Reverse-Transcriptase Inhibitors HIV-0

Reverse-Transcriptase Inhibitors HIV-0

Medical Applications of Nucelosides: (HIV) Reverse Transcriptase Inhibitors. Video retrieved from: :

Nucleosides, like nucleotides, contain a ribose sugar (deoxyribose or ribose) and nitrogenous base. Unlike nucleotides however, nucleosides have no associated phosphate groups. Nucleosides can be considered the non-phosphorylated precursor molecules of nucleotides. Nucleosides are an integral part of genetic research as they have a broad range of applications in biotechnology, argochemistry and medicine but before we can truly appreciate

DNA replication (Image retrieved from:

nucleosides and their many applications, it is imperative to have a basic understanding of DNA structure (1). 

Nucleotide, Nucleoside and DNA structureEdit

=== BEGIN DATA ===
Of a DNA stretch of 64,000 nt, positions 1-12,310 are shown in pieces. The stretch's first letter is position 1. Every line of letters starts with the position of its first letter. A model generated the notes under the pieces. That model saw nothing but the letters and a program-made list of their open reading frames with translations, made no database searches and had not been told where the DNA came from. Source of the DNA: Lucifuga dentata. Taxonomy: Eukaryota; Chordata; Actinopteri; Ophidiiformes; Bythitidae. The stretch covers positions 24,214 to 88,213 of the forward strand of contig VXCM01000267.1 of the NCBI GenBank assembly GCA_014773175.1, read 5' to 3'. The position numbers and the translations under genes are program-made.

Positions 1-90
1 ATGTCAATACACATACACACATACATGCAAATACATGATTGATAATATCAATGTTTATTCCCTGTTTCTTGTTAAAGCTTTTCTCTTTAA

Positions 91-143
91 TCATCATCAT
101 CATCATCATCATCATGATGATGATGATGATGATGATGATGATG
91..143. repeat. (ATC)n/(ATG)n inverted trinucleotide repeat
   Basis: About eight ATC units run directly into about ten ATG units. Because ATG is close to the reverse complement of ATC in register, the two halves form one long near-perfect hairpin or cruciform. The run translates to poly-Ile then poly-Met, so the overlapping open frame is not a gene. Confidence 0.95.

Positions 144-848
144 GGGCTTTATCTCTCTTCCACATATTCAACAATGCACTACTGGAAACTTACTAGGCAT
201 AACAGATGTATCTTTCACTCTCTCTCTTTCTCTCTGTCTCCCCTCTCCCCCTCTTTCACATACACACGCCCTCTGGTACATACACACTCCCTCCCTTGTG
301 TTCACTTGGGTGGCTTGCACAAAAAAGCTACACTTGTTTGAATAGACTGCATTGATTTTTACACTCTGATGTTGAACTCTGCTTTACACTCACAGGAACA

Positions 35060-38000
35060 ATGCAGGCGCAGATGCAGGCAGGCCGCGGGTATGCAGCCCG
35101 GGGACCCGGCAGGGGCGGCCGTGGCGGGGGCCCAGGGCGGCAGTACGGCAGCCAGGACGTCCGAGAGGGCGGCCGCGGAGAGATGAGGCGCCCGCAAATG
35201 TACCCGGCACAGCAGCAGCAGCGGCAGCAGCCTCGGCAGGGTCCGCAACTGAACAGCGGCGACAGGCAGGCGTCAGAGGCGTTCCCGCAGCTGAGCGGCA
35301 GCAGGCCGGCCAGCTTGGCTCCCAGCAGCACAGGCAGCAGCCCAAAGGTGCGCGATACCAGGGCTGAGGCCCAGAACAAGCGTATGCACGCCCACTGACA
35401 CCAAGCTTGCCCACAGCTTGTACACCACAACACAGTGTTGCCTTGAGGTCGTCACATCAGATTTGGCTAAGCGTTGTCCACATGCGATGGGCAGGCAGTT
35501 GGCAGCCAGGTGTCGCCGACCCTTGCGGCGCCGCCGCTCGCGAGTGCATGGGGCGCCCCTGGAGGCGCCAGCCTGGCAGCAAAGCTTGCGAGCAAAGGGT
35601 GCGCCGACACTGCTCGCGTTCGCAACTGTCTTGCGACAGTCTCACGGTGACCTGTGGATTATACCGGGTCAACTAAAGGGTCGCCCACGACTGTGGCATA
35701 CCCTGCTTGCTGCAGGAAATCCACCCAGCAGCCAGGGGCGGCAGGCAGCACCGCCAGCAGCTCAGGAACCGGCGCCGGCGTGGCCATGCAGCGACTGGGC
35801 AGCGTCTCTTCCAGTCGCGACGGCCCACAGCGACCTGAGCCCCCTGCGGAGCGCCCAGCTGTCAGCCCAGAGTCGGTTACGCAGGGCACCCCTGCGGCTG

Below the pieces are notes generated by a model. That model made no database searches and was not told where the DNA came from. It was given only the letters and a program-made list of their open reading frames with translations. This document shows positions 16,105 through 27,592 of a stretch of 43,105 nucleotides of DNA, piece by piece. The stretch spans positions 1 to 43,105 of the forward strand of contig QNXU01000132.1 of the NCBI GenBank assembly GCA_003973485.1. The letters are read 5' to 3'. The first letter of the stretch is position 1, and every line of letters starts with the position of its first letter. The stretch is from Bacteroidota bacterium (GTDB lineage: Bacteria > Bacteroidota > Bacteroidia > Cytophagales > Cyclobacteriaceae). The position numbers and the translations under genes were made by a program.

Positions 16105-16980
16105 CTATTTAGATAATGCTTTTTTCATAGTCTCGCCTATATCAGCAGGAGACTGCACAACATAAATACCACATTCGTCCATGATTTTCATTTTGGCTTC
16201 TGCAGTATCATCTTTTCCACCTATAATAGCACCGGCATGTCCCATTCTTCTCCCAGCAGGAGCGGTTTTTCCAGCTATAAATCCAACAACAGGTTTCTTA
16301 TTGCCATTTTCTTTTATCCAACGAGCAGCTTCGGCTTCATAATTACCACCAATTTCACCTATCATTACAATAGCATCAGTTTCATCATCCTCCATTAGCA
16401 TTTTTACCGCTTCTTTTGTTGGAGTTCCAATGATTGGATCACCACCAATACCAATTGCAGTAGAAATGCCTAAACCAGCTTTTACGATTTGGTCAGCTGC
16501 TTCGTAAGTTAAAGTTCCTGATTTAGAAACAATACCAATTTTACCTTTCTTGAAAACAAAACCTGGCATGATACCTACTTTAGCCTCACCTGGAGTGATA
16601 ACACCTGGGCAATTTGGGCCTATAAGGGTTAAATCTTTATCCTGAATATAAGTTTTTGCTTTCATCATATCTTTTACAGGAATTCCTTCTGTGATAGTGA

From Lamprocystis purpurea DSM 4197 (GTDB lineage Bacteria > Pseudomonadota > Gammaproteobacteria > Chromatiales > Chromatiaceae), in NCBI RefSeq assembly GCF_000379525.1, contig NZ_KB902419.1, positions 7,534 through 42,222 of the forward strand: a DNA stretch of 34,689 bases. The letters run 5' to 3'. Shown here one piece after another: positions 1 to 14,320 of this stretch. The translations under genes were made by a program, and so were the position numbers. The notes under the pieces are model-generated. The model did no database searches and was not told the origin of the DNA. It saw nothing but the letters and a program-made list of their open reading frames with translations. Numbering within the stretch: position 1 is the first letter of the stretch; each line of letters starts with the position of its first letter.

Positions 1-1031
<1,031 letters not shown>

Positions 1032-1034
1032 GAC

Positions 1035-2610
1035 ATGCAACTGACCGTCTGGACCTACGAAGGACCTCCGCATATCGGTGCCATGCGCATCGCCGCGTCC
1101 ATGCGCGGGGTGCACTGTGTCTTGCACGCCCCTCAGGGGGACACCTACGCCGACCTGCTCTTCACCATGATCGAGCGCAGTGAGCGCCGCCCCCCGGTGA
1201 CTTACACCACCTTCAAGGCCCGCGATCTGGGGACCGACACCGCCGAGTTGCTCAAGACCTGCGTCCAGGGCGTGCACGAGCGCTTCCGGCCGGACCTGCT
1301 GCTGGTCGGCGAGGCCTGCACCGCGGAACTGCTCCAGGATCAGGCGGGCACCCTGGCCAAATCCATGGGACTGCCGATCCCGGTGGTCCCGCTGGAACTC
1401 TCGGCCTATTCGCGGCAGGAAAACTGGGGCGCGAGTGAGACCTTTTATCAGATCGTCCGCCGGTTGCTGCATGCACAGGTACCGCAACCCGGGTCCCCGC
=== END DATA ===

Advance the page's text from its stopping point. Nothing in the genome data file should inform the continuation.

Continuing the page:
DNA, the double-stranded, helical macromolecule that is considered by many to be the blueprint of life, is a nucleic acid polymer made up of nucleotides. Nucleotides are composed of a ribose sugar, one of 5 nitrogenous bases (adenine, cytosine, guanine, uracil and thymine), and at least 1 phosphate group. Nucleotides that are eventually incorporated into DNA have deoxyribose, as opposed to ribose, as their ribose sugar and 1 of 4 possible nitrogenous bases: adenine, cytosine, guanine, and thymine. Deoxyribose differs structurally from ribose because while ribose has a hydroxyl group and a single hydrogen atom attached to its 2' carbon, deoxyribose has only 2 hydrogen atoms bound at its 2' site (when numbering the carbons within a nucleotide, it is customary to label the carbon bound to the nitrogenous base 1', and to continue numbering in a clockwise direction) (1). Individual nucleotides become nucleic acid polymers (like DNA) through the formation of phosphodiester bonds between the sugar group of a nucleotide that has already been incorporated into the nucleic acid chain and the phosphate group of an incoming triphosphate nucleotide. This bond is formed when the  3' hydroxyl group of a nucleotide ribose sugar nucleophilically attacks the phosphorous atom of the phosphate group of a nucleotide triphosphate molecule; this causes the expulsion of a pyrophosphate (2 phosphate groups)(1). Because of the chemistry of phosphodiester bond formation, DNA synthesis can only occur in a 5' to 3' direction. In other words, because it is the 3' hydroxyl group of the preceeding nucleotide that functions in bond formation (attacking the phosphate group attacked to the 5' carbon of the incoming nucleotide), the 5' end of this preceeding nucleotide will be at the begining of this forming nucleotide sequence while the 3' end of the last nucleotide will be at the terminus.   It is important to note here that only triphosphate nucleotides (nucleotides with 3 associated phosphate groups) can be incorporated into a growing DNA strand. These phosphodiester bonds create the sugar and phosphate backbone of DNA, but what causes DNA's double stranded, helical nature? The answer is hydrogen bonding between complementary nitrogen bases. Adenine (a purine base) always binds thymine (a pyrimidine base)  with 2 hydrogen bonds while cytosine (a pyrimidine base) always binds guanine (a purine base) with 3 hydrogen bonds.. You will notice that a purine base always pairs with a pyrimidine base. This is because purine bases, which are composed of 2 heterocylic aromatic rings as opposed to 1 (like pyrimidines), are considerably bulkier than pyrimidine bases, meaning that if purines were to pair with purines and pyrimidines were to pair with pyrimidines, the width of the DNA double helix would be inconsistent and the molecule as a whole would be less stable. It should also be noted that because 3 rather than 2 hydrogen bonds connect cytosine and guanine, the bond between these 2 nucleotides is considerably stronger than the bond between adenine and thymine (1).